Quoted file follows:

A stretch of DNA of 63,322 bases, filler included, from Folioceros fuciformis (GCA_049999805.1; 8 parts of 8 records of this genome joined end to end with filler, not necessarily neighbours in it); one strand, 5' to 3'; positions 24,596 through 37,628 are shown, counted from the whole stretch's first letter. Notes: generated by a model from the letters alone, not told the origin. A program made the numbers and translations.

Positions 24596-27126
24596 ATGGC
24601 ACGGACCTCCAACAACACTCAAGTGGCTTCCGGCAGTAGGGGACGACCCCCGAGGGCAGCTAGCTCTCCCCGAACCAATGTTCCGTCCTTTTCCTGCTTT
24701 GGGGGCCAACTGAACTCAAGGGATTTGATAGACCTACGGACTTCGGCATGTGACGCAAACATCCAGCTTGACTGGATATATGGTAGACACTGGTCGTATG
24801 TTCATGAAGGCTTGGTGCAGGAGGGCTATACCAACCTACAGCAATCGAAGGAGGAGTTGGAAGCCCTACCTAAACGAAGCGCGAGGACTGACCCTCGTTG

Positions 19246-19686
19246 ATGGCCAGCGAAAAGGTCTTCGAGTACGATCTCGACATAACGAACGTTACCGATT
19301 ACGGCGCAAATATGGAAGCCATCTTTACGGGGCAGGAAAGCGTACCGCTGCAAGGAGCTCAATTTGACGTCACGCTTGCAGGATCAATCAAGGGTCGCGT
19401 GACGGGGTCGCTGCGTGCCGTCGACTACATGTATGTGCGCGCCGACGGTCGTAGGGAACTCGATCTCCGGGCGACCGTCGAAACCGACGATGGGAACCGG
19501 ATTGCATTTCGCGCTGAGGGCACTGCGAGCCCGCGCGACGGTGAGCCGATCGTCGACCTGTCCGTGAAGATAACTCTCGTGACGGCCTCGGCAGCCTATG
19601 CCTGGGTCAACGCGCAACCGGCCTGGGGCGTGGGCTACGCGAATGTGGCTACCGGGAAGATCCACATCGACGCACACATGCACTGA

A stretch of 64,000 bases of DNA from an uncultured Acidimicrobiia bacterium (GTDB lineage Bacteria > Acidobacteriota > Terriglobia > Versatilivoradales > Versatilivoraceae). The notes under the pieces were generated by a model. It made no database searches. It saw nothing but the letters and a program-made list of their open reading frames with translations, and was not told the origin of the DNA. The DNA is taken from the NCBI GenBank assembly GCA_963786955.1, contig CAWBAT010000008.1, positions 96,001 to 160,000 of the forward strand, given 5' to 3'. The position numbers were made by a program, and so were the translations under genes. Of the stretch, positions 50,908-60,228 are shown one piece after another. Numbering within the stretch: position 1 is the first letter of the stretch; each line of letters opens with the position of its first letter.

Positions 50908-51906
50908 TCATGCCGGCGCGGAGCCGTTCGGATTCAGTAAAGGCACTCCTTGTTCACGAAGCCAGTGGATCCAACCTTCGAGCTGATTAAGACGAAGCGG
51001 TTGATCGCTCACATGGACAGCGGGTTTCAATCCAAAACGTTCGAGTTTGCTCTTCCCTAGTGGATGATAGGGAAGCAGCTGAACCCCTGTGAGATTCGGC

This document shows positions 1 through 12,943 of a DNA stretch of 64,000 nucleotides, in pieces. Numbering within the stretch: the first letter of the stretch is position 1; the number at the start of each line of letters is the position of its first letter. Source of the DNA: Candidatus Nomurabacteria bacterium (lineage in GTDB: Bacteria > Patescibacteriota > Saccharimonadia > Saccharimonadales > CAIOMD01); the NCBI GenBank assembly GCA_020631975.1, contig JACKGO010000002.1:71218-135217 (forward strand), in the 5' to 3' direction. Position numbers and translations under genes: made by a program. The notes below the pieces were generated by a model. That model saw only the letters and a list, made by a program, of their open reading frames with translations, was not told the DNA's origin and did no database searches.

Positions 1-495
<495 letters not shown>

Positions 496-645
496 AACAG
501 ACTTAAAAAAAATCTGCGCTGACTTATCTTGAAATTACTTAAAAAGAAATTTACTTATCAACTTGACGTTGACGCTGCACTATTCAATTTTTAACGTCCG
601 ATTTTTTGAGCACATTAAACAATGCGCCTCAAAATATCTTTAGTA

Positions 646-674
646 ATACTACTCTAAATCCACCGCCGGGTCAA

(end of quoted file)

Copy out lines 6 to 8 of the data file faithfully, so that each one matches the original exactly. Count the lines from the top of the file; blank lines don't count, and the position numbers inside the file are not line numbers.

24801 TTCATGAAGGCTTGGTGCAGGAGGGCTATACCAACCTACAGCAATCGAAGGAGGAGTTGGAAGCCCTACCTAAACGAAGCGCGAGGACTGACCCTCGTTG

Positions 19246-19686
19246 ATGGCCAGCGAAAAGGTCTTCGAGTACGATCTCGACATAACGAACGTTACCGATT